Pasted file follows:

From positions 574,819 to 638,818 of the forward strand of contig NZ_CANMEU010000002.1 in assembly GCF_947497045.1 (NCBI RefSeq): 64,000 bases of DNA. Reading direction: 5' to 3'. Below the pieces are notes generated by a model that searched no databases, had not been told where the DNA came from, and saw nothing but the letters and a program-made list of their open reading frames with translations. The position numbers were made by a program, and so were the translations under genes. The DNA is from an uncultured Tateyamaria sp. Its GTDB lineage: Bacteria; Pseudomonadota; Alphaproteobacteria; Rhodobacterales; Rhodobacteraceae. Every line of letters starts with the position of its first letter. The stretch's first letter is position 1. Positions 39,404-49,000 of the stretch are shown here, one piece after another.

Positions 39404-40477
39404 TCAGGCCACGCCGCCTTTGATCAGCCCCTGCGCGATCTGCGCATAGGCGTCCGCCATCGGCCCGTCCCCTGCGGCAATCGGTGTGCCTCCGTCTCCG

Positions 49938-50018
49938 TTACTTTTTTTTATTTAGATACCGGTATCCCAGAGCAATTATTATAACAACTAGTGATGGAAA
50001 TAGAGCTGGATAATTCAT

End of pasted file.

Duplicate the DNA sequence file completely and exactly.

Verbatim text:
From positions 574,819 to 638,818 of the forward strand of contig NZ_CANMEU010000002.1 in assembly GCF_947497045.1 (NCBI RefSeq): 64,000 bases of DNA. Reading direction: 5' to 3'. Below the pieces are notes generated by a model that searched no databases, had not been told where the DNA came from, and saw nothing but the letters and a program-made list of their open reading frames with translations. The position numbers were made by a program, and so were the translations under genes. The DNA is from an uncultured Tateyamaria sp. Its GTDB lineage: Bacteria; Pseudomonadota; Alphaproteobacteria; Rhodobacterales; Rhodobacteraceae. Every line of letters starts with the position of its first letter. The stretch's first letter is position 1. Positions 39,404-49,000 of the stretch are shown here, one piece after another.

Positions 39404-40477
39404 TCAGGCCACGCCGCCTTTGATCAGCCCCTGCGCGATCTGCGCATAGGCGTCCGCCATCGGCCCGTCCCCTGCGGCAATCGGTGTGCCTCCGTCTCCG

Positions 49938-50018
49938 TTACTTTTTTTTATTTAGATACCGGTATCCCAGAGCAATTATTATAACAACTAGTGATGGAAA
50001 TAGAGCTGGATAATTCAT